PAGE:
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Wireless rainfall reporting system could help predict landsllides accurately: researchers

Taipei, Aug.26 (CNA) A Taiwanese research team has developed a wireless rainfall reporting system that could help authorities issue more precise mudslide warnings and prevent a recurrence of recent tragedies in which mountain villagers were buried alive by unexpected landslides.
In describing the system Wednesday, researchers said the automatic rain measuring and reporting system can be deployed and maintained easily in remote mountainous regions at a relatively low cost.
Taiwan currently still relies on volunteers to report rainfall levels recorded at various precipitation gauge stations, which meteorologists then use to issue landslide warnings.
"The new system does not need humans to operate it. It can easily transmit rainfall information back to the central control system or the Central Weather Bureau," King Chung-ta, a professor in National Tsinghua University's Department of Computer Science said Wednesday.
King, who played a key role in the development of the wireless rain gauge reporting system, said the system can also be linked up with Google Maps or Microsoft's Sensor Map to display real-time rainfall data at specific locations.
The key to the system lies in using multi-hop transmission technology to overcome the possible inaccessibility of mobile phone services, King explained.
"Aided by multi-hop routing, the system can deliver rainfall data to a base station where the data can be turned into short messages for delivery to the central control center to help it more accurately forecast landslides," King explained.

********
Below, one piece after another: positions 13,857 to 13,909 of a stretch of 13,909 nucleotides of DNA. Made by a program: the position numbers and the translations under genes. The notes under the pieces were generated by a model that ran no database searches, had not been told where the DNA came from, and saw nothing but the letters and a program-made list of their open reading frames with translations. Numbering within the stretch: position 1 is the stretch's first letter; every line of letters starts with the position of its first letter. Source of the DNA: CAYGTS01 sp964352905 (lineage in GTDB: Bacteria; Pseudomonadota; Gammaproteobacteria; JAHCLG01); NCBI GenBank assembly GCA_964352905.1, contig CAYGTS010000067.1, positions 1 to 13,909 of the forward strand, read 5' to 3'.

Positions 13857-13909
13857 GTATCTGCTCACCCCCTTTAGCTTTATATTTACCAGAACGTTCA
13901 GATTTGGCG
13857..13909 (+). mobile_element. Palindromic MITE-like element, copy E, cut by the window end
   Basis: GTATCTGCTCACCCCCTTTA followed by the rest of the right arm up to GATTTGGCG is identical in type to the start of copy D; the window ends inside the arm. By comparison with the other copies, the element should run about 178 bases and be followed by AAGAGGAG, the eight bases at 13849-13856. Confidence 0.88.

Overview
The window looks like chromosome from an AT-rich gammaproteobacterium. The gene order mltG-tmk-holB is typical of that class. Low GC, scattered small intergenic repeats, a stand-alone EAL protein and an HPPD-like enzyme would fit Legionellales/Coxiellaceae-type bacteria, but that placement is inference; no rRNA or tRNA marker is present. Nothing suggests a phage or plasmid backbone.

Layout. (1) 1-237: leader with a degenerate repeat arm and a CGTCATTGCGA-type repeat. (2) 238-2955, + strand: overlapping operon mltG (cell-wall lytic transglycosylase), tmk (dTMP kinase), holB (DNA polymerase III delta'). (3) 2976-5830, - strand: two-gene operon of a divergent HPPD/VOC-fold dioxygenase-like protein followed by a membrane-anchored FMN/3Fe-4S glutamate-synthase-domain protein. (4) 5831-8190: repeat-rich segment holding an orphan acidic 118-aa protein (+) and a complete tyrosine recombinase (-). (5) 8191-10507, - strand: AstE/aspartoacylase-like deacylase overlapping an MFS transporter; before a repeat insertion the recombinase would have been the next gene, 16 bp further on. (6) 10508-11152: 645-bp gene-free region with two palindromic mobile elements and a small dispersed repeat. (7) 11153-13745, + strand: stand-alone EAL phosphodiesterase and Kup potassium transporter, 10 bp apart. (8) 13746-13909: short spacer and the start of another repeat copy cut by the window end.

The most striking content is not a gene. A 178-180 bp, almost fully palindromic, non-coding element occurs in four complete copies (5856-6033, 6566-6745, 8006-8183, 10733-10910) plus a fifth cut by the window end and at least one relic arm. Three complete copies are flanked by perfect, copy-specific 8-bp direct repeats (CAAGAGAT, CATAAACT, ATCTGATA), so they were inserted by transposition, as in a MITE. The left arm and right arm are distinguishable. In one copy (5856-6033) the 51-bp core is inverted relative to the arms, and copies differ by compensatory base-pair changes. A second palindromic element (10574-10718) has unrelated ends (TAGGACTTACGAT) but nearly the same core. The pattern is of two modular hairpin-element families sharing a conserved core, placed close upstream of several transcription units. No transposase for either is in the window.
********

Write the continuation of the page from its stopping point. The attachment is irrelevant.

Because the equipment and the installation cost of the new system are both cheaper than the cost of setting up a traditional precipitation collection station, King argued that the new system should be deployed extensively in the 1,500 areas around Taiwan vulnerable to mudslides.
"By so doing, we can collect more comprehensive rainfall data to help local meteorologists make more precise weather forecasts and mudslide alerts," King said.
That would prevent having hundreds of people buried alive in mudslides in remote mountainous villages as occurred earlier this month in Kaohsiung County after Typhoon Morakot dumped a staggering amount of rainfall in the area.
While the Central Weather Bureau accurately predicted the coming of the typhoon, critics said the brueau fell short of doing a good job in offering timely mudslide alerts in potentially vulnerable areas.
The research team, composed of researchers from National Tsinghua University and Feng Chia University, began developing the system three years ago with funding from the Ministry of Economic Affairs.
King said the team has developed a prototype which has proven effective in trials on the Feng Chia University campus and at other outdoor locations.
"We hope the government can cooperate with the industrial sector to mass produce this new equipment and deploy it extensively to enhance the accuracy of landslide warnings," he said, adding that the cost for mass producing the device is estimated at no more than NT$2,000 (US$60.6) per piece.
(By Sofia Wu)




Updated : 2021-04-19 19:38 GMT+08:00